I am praying we all stay well and safe during this uncertainly. At least I will hopefully be able to work on some family history projects and keep up with the blog in the coming days.
Hey I think I can social distance in a cemetery on a nice day.
According to the Merriam-Webster Dictionary
pros·per·i·ty | \ prä-ˈsper-ə-tē \
: the condition of being successful or thriving especially : economic well-being
As I thought of this topic, the person who kept coming to mind was my grandfather Antonio DellaVecchia.
Antonio DellaVecchia was born 24 January 1903 in Vasto, Chieti, Italy. He left home at the age of 17 to travel to America. He arrived in New York City in 1920 on a ship that sailed from LeHarve, France with his cousin Paulo Florio.
My grandfather did not spend much time in NYC as he settled in Clifton Heights Pennsylvania, where he became a naturalized citizen in 1926. He then went back and married my grandmother in 1929 in Lentella, Italy.
He came back to the United States and was a very successful contractor and investor in real estate.
This is a list of the properties that my grandmother had after my grandfather died in 1976.
My own Dad and brother have continued with the construction company.
My grandfather lived the American Dream.
One of my favorite discoveries to date is always in reference to my 2X-Great Grandmother, Sarah Larkin Beardsley. On her tombstone it is inscribed with Sarah A. Beardsley, MD. We always thought it was a mistake.
Until I found reference to her in a publication of the University of Michigan. (thank you Google).
and the discovery of her in the 1880 Census in Michigan, listed as a student, along with her husband, Leslie Beardsley. One of my next projects is to find my Great Grandmother, Minerva during this period.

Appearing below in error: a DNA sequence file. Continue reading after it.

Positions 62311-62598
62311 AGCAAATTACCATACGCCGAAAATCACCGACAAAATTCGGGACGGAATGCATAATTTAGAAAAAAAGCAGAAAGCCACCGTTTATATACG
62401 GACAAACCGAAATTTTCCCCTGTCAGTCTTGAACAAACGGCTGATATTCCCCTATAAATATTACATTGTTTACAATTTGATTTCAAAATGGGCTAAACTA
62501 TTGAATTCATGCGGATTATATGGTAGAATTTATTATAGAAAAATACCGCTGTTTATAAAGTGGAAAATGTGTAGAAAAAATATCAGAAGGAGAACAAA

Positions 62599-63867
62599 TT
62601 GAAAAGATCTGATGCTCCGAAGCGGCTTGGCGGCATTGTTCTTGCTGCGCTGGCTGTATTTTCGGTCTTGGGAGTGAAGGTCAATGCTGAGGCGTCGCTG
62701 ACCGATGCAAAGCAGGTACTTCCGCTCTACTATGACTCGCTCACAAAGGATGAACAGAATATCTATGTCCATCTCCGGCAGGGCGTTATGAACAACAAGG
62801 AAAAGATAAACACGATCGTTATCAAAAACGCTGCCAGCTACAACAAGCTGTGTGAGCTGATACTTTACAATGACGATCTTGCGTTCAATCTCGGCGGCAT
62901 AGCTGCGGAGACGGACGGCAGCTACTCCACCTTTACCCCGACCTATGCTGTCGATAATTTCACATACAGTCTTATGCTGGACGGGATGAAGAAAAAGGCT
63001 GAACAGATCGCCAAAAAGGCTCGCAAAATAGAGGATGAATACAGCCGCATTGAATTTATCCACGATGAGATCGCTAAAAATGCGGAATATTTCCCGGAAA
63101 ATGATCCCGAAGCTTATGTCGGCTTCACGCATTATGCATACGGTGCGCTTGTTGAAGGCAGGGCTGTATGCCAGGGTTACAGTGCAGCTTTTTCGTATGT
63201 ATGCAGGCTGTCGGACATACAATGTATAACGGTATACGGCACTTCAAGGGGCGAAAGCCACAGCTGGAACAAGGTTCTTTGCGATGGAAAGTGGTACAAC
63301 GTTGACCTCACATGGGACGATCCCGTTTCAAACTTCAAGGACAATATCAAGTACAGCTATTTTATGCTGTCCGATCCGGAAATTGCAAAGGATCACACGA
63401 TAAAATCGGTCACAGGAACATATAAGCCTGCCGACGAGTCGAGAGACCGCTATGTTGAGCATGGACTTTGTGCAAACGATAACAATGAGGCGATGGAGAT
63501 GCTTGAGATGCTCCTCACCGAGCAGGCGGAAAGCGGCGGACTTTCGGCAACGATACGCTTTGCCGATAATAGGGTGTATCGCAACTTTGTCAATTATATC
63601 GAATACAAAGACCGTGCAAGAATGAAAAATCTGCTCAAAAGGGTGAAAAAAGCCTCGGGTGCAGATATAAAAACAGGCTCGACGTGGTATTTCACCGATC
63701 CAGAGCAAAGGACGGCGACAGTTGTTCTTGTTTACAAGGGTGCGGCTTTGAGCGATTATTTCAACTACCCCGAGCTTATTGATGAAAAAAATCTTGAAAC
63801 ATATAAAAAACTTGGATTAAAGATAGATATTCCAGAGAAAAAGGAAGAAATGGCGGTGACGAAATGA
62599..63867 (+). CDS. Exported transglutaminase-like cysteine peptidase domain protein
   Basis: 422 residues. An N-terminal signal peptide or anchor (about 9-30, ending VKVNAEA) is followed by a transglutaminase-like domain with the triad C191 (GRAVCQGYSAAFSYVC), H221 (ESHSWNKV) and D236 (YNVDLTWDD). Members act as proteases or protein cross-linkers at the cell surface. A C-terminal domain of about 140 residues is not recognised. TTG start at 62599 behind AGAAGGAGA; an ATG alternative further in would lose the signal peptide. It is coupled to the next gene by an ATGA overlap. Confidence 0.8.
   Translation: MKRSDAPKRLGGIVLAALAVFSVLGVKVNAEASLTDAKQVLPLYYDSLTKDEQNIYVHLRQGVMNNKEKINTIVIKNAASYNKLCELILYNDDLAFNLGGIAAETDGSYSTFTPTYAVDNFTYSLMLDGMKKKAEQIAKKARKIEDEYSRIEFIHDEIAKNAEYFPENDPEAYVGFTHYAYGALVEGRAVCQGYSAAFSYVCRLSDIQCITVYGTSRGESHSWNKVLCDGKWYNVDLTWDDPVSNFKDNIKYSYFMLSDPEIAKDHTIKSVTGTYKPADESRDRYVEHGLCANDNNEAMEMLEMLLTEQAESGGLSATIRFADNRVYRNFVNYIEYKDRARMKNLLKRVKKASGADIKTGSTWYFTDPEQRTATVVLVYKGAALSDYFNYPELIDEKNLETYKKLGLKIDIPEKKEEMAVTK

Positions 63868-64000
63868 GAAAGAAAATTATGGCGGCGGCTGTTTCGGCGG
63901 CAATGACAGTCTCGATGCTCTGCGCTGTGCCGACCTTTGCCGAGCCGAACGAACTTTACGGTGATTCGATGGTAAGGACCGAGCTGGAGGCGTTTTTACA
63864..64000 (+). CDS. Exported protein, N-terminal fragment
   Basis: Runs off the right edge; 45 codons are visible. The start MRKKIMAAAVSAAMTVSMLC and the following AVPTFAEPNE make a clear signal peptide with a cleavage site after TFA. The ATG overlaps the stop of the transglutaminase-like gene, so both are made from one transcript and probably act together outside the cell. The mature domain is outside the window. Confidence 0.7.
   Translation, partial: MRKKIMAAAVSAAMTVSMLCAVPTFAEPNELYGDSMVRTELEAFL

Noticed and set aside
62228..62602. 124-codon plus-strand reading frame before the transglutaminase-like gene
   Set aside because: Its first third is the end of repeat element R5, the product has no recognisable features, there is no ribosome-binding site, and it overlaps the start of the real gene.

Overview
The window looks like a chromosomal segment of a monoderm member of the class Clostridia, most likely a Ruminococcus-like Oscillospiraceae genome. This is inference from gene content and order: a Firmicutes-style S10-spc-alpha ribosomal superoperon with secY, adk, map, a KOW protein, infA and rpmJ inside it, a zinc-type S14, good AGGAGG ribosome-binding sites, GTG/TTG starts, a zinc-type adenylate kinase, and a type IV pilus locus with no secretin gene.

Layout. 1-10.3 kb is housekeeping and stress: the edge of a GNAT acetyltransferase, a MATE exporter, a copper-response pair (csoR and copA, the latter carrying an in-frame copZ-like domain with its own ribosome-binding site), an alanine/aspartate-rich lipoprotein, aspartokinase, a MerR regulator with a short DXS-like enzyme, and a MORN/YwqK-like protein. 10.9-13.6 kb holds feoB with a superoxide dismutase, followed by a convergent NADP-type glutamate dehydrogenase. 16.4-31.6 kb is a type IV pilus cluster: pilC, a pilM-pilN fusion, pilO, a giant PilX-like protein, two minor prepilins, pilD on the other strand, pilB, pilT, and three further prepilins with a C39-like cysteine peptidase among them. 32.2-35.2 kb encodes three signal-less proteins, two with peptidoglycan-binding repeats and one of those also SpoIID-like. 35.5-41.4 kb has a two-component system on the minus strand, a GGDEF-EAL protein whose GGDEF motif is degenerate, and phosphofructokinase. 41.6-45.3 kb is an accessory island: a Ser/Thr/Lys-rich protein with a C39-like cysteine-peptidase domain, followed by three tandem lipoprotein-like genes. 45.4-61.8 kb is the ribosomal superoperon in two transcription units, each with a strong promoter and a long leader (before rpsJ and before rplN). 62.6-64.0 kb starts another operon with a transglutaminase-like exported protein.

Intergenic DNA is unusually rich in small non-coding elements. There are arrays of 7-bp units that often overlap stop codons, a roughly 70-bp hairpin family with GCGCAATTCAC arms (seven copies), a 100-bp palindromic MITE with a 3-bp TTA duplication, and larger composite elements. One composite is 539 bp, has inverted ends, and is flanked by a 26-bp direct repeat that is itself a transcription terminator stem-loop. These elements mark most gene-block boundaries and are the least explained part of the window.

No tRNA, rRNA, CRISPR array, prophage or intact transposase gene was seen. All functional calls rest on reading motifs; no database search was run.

and then sadly I found her in another publication this time of the Michigan Medical Society. Sadly Sarah died at the age of 39 in 1886. Not much is known about her but I think she must of been a super strong woman as she pursued her dream at a time it wasn’t common.
This is the only picture we have of Sarah Beardsley and it also hangs in the University of Michigan Medical School as part of a group photo of her class.
In my family there is no clear cut naming patterns except on my paternal side. They are Italian and the oldest son tends to be named after the paternal grandfather, hence why my dad has a slew of cousins named Dominic.
I myself am named after both my grandmothers and I named my oldest daughter after myself and my dad and my son is name after both his grandfathers. Going through my tree for this prompt I didn’t see a clearcut naming pattern for any other branch but I did see a few interesting names.
- Dorcas Winchell Coolidge Weatherwax – where is Winchell from?
- Leslie Winchester Beardsley and in turn Leslie Winchester Witherwax – Winchester is the last name of Leslie Winchester Beardsley’s mother Minerva Winchester if her tombstone is to be believed.
- My 2nd Great Grandmother Sarah Larkin Beardsley and her sister Lucy Larkin Thompson both have infants named Myra who died early. Where did the name Myra come from?
I guess I am lucky that not many branches used the same names over and over but there are a few that in one generation there a 3 Jacobs and they are all born about 1792 or the several men named Jehiel Beardsley and I also have the tale of 2 Beverly Beardsleys that can muddy the waters a bit.
The prompt for Week 5 of 52 Ancestors is So Far Away. This was a difficult prompt for me because I thought of the journey’s traveled by my family to come to America, whether it was my recent immigrant ancestors on my Dad’s side who came from Italy or the members of my maternal side who came over to America before it was a country.
One thing that sticks in my mind is they all came for the same reason a better life than the one they left in Europe.